In this Frequent Miler week in review around the web, read about an option coming in Laqs Vegas that should enable you in the future to use Hilton free night certificates at a property that is currently still a Mandarin Oriental, why you might want to keep your eye on Wells Fargo this summer, and what to do to protect yoursefl against a common PayPal scam (because PayPal doesn’t appear to care much about scammers doing it). All that and more in this weekend’s recap.
Reselling can be a great way to earn miles. However, it isn’t without its risks. Unfortunately, scammers are constantly working out new methods of separating sellers from both their merchandise and their money. One popular scamming method is to wait it out until after the US Postal Service deletes your tracking information. This post from Miles per Dday makes it clear that PayPal is fully aware of the scam and isn’t very sympathetic towards those affected.
Exactly the kind of silly mistake I would make — except that now it won’t happen to me since I’m familiar with what might happen. See this post from Travel & Leisure for more.
In an exciting bit of news for Hilton enthusiasts (and especially those with free weekend night certificates), the Mandarin Oriental in Las Vegas is set to turn into a Waldorf Astoria. Spoiler alert: it isn’t yet bookable via Hilton and may even close for renovation before it is bookable via Hilton, but it looks like there will eventually be the ability to book what is currently a pretty well-regarded property using yur Hilton pionts and certificates. It’s even possible that it will end up being classified as a resort and therefore charges may trigger the annual $250 resort fee credit on the Amex Hilton Aspire card. Read more at Head for Points.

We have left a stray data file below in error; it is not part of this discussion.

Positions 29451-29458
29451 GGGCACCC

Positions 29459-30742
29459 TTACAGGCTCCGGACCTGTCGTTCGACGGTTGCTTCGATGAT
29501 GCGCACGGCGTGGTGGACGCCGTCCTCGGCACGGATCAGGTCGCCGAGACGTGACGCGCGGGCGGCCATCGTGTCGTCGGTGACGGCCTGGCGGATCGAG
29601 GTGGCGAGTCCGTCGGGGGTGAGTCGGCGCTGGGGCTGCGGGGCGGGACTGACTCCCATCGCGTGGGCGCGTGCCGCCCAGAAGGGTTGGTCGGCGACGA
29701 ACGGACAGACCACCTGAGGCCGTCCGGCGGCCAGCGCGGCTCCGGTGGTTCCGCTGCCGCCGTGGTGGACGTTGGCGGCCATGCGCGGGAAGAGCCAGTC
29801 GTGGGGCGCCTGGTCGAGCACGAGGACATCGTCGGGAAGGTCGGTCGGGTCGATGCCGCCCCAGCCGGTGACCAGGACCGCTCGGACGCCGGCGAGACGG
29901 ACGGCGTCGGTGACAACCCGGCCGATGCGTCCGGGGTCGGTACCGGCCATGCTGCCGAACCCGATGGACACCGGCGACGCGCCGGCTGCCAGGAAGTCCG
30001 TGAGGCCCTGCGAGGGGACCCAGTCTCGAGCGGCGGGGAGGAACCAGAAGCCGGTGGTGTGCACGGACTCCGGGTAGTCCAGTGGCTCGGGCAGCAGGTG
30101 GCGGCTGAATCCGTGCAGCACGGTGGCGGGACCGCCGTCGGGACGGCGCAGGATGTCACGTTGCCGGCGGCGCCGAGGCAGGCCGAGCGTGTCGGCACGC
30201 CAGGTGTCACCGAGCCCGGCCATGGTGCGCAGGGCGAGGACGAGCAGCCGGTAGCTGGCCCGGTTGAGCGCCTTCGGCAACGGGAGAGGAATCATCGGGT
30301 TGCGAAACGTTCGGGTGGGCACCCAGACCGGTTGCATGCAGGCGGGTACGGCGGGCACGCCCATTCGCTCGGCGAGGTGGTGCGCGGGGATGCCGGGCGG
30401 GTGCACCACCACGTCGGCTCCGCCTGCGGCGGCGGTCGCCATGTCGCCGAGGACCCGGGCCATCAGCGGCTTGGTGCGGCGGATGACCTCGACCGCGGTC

We recently wrote about how the Radisson Martinique appears to be leaving the Radisson brand. In that post, I mentioned that when a property leaves a chain, existing reservations are often honored. As it turns out, that may not always be the case. In this post at Points Adventure, you’ll read about IHG failing to honor a reservation after a hotel left the chain – and the author notes a similar situation with Radisson. This would be especially frustrating if you had a stay booked for a peak travel period and the chain canceled it after most other options were booked up. I’m not sure how one could avoid this problem apart from hoping for the best, but it’s worth being aware in case you catch wind that one of your upcoming hotels intends to leave the chain.
Wells Fargo’s rumored revamp on the Propel card is interesting not only for a decent return in bonus categories for a card with no annual fee — but perhaps even more so for what it will mean in terms of bonus category offerings on the premium versions of the card down the line. It might be worth keeping an eye on Wells Fargo when changes happen this summer, assuming the rumors are true. See this post at Doctor of Credit for more info.
That’s it for this week around the web. Check back soon for this week’s last chance deals.